Surrender Monkey Friday: One Last BDS Column From Krugman (?)

Even the Surrender Monkey’s cousin, who posed for the banner, can’t believe the idiocy and Bush Derangement Syndrome from Paul Krugman and the NY Times. For people who claim to be progressives and liberals, who look towards the future, they just can’t let go of the past. Nor can they join people here in Reality Land: Forgive and Forget?

Last Sunday President-elect Barack Obama was asked whether he would seek an investigation of possible crimes by the Bush administration. “I don’t believe that anybody is above the law,” he responded, but “we need to look forward as opposed to looking backwards.”

I’m sorry, but if we don’t have an inquest into what happened during the Bush years — and nearly everyone has taken Mr. Obama’s remarks to mean that we won’t — this means that those who hold power are indeed above the law because they don’t face any consequences if they abuse their power.

Let’s be clear what we’re talking about here. It’s not just torture and illegal wiretapping, whose perpetrators claim, however implausibly, that they were patriots acting to defend the nation’s security. The fact is that the Bush administration’s abuses extended from environmental policy to voting rights. And most of the abuses involved using the power of government to reward political friends and punish political enemies.

Can you provide some examples of the “Bush administration’s abuses on environmental policy to voting rights,” Paul? No? Not a one in your deranged article? Ooooooookay!

It’s funny, because this is from a paper (with massively declining off-line readership and stock that is in the junk bond rating arena) that mostly avoided the Clinton impeachment issues prior to being hauled kicking and screaming, and then still had no problem with what Slick Willy did. They still think that the Duke Lacrosse players are guilty. They have avoided much of the negative, and possibly criminal, issues surrounding Charles Rangel. And if it is a Democrat in trouble, the word “Democrat” rarely appears.

At the Justice Department, for example, political appointees illegally reserved nonpolitical positions for “right-thinking Americans” — their term, not mine — and there’s strong evidence that officials used their positions both to undermine the protection of minority voting rights and to persecute Democratic politicians.

Examples, please? None? Not even a link?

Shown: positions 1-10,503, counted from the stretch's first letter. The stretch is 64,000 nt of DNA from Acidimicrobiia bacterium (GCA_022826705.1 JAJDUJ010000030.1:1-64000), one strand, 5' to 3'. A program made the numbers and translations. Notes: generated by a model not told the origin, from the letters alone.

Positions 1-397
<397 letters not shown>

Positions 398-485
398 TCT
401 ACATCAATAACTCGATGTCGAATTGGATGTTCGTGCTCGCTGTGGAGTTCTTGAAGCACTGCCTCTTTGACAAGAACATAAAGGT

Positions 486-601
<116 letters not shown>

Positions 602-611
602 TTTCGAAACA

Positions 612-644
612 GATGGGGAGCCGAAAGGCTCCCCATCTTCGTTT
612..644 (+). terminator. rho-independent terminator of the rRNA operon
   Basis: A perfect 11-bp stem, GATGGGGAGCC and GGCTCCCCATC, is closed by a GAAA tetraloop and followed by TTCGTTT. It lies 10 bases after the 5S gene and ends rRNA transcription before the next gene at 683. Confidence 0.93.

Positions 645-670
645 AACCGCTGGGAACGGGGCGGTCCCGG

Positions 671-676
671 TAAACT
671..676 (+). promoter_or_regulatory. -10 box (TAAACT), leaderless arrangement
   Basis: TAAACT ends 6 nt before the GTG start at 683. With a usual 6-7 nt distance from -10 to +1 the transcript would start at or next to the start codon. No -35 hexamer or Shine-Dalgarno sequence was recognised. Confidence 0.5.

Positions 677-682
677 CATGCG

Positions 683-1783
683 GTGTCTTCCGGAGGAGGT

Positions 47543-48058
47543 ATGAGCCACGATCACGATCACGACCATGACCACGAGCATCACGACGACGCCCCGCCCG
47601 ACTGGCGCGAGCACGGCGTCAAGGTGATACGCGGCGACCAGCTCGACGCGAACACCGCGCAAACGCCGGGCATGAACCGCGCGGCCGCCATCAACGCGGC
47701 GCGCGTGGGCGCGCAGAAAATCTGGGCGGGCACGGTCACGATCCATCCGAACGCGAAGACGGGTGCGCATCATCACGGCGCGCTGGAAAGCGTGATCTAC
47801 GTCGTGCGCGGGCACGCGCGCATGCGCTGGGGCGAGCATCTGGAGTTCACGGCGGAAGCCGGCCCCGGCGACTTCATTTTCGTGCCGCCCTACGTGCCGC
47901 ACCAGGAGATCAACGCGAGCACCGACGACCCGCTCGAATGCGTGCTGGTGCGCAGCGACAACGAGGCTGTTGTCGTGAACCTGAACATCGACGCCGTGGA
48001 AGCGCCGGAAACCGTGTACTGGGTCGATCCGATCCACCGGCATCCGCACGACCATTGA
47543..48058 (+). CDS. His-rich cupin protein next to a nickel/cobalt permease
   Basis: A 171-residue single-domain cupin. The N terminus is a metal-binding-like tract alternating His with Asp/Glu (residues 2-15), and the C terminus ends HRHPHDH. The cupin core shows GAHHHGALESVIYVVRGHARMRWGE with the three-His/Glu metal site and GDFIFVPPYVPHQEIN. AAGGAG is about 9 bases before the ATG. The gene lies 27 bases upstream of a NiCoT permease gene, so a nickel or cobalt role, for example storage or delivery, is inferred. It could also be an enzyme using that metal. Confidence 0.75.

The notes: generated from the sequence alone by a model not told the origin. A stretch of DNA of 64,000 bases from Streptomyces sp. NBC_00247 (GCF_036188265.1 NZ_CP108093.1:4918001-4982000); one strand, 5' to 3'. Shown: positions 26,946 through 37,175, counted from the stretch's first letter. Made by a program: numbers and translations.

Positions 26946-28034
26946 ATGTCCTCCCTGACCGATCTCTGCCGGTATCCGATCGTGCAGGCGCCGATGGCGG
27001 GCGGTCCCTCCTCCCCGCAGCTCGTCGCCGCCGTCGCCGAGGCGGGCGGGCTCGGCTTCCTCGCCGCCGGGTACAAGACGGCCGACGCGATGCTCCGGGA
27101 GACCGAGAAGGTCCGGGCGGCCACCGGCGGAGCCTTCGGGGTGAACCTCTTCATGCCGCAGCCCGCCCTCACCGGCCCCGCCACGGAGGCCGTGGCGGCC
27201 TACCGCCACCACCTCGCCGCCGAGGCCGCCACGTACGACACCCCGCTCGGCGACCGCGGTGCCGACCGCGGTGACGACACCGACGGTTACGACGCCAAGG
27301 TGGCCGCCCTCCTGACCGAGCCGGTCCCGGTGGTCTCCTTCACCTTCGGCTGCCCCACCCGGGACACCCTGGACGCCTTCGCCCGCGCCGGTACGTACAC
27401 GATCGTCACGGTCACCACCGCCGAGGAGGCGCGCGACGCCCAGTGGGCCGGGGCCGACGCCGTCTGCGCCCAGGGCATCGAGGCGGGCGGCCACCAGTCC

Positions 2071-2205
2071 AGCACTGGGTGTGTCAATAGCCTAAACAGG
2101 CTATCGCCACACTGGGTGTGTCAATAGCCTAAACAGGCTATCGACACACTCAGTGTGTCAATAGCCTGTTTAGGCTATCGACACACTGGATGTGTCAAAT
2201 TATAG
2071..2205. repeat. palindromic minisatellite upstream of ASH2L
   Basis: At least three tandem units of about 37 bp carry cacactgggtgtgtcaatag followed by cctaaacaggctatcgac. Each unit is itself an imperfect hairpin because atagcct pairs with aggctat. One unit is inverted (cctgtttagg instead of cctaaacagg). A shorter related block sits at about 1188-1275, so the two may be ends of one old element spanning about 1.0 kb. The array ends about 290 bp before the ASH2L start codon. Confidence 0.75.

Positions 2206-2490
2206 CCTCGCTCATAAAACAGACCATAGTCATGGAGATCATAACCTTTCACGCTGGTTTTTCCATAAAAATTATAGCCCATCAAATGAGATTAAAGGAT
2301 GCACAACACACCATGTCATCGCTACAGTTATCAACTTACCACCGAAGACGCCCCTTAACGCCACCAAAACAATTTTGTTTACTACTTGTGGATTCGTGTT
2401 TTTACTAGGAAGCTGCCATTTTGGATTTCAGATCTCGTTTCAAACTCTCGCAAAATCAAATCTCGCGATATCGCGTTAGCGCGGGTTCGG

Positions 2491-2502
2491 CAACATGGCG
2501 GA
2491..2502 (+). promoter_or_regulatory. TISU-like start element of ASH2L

The hiring process at Justice echoed the hiring process during the occupation of Iraq — an occupation whose success was supposedly essential to national security — in which applicants were judged by their politics, their personal loyalty to President Bush and, according to some reports, by their views on Roe v. Wade, rather than by their ability to do the job.

Ah. Politics 101. Thanks for playing, Paul. Will you be saying the same thing about Obama, who, like pretty much every politician, will do the same thing. Such as the mass firings at the Pentagon, based on “policy change, not performance.” And let’s not forget Clinton’s firing of all the U.S. Attorneys in 1993, a massive breach of tradition? All three presidents were well within their rights to do so, BTW.

Speaking of Iraq, let’s also not forget that country’s failed reconstruction: the Bush administration handed billions of dollars in no-bid contracts to politically connected companies, companies that then failed to deliver. And why should they have bothered to do their jobs? Any government official who tried to enforce accountability on, say, Halliburton quickly found his or her career derailed.

Yaaaarh! Halliburton. Say, Paul, can you name the other companies that could do what they did in Iraq? American ones? That’s what I thought.

There’s much, much more. By my count, at least six important government agencies experienced major scandals over the past eight years — in most cases, scandals that were never properly investigated. And then there was the biggest scandal of all: Does anyone seriously doubt that the Bush administration deliberately misled the nation into invading Iraq?

Does anyone seriously doubt that Paul Krugman is off his meds, believes that 9/11 was an inside job, actually thinks Pinch Sulzberger is doing a bang up job, and that this will be his last column featuring BDS and discourse that, not that long ago, would belong in the Weekly World News rather then the NY Times?

Related, Michelle Malkin has the AP’s last BDS shot at Bush.

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